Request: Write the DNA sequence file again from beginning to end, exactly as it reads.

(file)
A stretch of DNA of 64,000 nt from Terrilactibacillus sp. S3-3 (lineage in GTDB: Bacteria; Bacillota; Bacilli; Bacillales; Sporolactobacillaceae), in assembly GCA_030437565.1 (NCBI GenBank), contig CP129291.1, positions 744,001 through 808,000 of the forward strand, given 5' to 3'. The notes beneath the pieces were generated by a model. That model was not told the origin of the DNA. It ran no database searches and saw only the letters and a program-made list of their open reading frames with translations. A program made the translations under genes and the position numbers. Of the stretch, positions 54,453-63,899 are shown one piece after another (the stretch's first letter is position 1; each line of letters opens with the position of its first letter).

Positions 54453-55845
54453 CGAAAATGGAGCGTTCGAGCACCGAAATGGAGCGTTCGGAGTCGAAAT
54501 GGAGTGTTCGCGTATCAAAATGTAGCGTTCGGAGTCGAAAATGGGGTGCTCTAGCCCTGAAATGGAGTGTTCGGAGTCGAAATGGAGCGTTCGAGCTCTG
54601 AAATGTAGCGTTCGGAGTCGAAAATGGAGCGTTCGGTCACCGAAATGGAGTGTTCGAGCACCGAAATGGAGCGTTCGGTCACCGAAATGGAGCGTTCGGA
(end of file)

A stretch of DNA of 64,000 nt from Terrilactibacillus sp. S3-3 (lineage in GTDB: Bacteria; Bacillota; Bacilli; Bacillales; Sporolactobacillaceae), in assembly GCA_030437565.1 (NCBI GenBank), contig CP129291.1, positions 744,001 through 808,000 of the forward strand, given 5' to 3'. The notes beneath the pieces were generated by a model. That model was not told the origin of the DNA. It ran no database searches and saw only the letters and a program-made list of their open reading frames with translations. A program made the translations under genes and the position numbers. Of the stretch, positions 54,453-63,899 are shown one piece after another (the stretch's first letter is position 1; each line of letters opens with the position of its first letter).

Positions 54453-55845
54453 CGAAAATGGAGCGTTCGAGCACCGAAATGGAGCGTTCGGAGTCGAAAT
54501 GGAGTGTTCGCGTATCAAAATGTAGCGTTCGGAGTCGAAAATGGGGTGCTCTAGCCCTGAAATGGAGTGTTCGGAGTCGAAATGGAGCGTTCGAGCTCTG
54601 AAATGTAGCGTTCGGAGTCGAAAATGGAGCGTTCGGTCACCGAAATGGAGTGTTCGAGCACCGAAATGGAGCGTTCGGTCACCGAAATGGAGCGTTCGGA